Testing, Diversity, and Merit: A Reply to Dan Subotnik and Others

73 Pages Posted: 12 Nov 2014 Last revised: 4 Jun 2015

See all articles by Andrea Anne Curcio

Andrea Anne Curcio

Georgia State University - College of Law

Carol L. Chomsky

University of Minnesota - Twin Cities - School of Law

Eileen R. Kaufman

Touro College - Jacob D. Fuchsberg Law Center

Date Written: 2014

Abstract

The false dichotomy between achieving diversity and rewarding merit frequently surfaces in discussions about decisions on university and law school admissions, scholarships, law licenses, jobs, and promotions. "Merit" judgments are often based on the results of standardized tests meant to predict who has the best chance to succeed if given the opportunity to do so. This Article criticizes over-reliance on standardized tests and responds to suggestions that challenging the use of such tests reflects a race-comes-first approach that chooses diversity over merit. Discussing the firefighter exam that led to the Supreme Court decision in Ricci v. DiStefano, as well as the LSAT and Bar Exam, the Article questions the way standardized tests are used in making critical gateway decisions. It argues, consistent with Title VII, that racially disparate test outcomes should prompt inquiry into whether better ways exist to determine merit. Based on studies indicating that cognitive tests predict academic and workplace success for a relatively small percentage of test-takers, and on research into assessing a wider range of skills in many fields, the Article suggests we can both better predict who will succeed as future lawyers and reduce the impact of test score racial disparities by modifying law school admissions and bar licensing processes. The Article concludes that questioning over-reliance on cognitive tests to measure merit will lead to the development of better assessment measures with more diverse outcomes, more fairness for all applicants, and more comprehensive decision-making processes that better reflect true merit.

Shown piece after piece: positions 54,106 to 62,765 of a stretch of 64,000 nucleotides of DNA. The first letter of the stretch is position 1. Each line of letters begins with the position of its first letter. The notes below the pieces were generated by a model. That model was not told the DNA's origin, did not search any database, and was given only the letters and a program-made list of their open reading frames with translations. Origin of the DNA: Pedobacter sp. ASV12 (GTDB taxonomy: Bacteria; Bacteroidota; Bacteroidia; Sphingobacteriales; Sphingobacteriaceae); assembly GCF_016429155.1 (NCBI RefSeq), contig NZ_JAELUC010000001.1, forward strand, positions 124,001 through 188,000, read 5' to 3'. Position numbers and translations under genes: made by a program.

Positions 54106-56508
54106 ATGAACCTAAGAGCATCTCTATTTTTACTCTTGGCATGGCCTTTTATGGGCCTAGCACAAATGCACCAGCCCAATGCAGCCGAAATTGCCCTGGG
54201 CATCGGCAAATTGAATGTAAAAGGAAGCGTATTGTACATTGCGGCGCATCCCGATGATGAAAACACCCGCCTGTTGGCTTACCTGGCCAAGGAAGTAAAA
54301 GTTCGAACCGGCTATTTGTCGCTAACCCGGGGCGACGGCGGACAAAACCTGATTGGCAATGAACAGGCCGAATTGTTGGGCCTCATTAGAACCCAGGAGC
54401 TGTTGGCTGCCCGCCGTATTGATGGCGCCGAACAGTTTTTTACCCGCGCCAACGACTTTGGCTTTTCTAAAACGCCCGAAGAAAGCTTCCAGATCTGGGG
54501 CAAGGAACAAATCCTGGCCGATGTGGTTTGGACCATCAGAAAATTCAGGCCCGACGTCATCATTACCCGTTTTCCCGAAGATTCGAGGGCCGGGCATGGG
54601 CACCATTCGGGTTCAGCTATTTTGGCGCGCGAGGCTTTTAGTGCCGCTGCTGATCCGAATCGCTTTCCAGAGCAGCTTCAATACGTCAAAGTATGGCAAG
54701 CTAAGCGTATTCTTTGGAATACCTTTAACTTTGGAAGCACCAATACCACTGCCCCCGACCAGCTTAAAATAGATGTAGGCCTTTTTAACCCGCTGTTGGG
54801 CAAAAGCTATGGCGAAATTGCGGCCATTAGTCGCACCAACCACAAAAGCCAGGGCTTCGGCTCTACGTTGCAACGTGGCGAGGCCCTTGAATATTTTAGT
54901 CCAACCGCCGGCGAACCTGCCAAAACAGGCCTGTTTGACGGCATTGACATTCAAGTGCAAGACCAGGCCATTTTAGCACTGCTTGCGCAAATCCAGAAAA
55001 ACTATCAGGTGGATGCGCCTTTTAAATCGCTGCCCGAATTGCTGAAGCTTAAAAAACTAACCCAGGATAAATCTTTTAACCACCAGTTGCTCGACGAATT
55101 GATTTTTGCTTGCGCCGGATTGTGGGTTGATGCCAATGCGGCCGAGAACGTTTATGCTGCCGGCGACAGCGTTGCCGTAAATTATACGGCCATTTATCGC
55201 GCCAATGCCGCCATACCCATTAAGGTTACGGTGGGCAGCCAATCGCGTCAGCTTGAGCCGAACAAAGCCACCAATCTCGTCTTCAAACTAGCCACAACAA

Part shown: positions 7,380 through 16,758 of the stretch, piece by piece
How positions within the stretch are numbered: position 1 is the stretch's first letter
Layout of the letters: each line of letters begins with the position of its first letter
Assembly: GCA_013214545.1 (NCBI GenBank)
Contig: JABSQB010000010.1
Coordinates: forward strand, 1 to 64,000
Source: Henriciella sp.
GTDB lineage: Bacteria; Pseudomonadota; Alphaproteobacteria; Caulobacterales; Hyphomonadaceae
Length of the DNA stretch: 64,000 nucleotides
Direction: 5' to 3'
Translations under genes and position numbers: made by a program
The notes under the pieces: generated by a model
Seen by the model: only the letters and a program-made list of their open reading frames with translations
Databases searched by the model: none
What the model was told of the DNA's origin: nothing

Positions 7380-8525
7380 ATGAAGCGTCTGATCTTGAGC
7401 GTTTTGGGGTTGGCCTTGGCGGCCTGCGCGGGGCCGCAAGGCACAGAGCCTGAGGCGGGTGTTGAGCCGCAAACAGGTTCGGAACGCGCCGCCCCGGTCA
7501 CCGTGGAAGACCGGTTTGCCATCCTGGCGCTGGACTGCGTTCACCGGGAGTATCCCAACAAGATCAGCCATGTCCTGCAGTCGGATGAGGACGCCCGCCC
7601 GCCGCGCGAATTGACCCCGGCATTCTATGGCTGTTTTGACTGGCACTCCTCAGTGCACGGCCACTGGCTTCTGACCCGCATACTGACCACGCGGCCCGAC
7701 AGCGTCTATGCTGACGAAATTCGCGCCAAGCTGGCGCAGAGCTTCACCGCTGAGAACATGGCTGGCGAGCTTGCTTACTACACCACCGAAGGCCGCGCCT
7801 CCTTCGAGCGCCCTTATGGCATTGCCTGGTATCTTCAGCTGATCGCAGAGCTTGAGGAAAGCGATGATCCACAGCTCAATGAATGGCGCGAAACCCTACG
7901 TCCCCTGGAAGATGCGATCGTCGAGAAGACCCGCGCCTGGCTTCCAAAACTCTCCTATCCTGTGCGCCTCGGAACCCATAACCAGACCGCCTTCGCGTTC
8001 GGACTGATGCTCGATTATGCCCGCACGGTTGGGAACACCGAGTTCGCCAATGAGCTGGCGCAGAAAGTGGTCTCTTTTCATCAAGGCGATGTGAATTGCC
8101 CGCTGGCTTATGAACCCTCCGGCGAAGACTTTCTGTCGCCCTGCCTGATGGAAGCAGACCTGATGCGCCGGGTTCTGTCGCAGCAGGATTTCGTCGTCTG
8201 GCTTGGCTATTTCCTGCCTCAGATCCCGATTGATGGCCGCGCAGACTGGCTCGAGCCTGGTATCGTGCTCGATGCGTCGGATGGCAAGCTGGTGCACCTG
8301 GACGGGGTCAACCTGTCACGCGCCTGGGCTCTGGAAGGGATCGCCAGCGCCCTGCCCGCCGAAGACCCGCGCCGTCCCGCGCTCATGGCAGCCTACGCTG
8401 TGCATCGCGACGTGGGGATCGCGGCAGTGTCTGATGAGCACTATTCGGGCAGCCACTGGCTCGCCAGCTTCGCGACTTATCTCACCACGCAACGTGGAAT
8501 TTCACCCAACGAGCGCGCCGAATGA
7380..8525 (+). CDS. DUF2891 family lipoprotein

Keywords: diversity, legal education, law school, standardized testing, LSAT, bar exam, cognitive testing, bar admissions

JEL Classification: I20, I29, K00, K40, K49

Suggested Citation

Curcio, Andrea Anne and Chomsky, Carol L. and Kaufman, Eileen R., Testing, Diversity, and Merit: A Reply to Dan Subotnik and Others (2014). University of Massachusetts Law Review, Vol. 9, p. 206, 2014; Minnesota Legal Studies Research Paper No. 14-46; Georgia State University College of Law, Legal Studies Research Paper No. 2014-39; Touro Law Center Legal Studies Research Paper Series No. 15-18. Available at SSRN: https://ssrn.com/abstract=2518597

Andrea Anne Curcio (Contact Author)

Georgia State University - College of Law ( email )

P.O. Box 4037
Atlanta, GA 30302-4037
United States

Carol L. Chomsky

University of Minnesota - Twin Cities - School of Law ( email )

229 19th Avenue South
Minneapolis, MN 55455
United States

Eileen R. Kaufman

Touro College - Jacob D. Fuchsberg Law Center ( email )

225 Eastview Drive
Central Islip, NY 11722
United States

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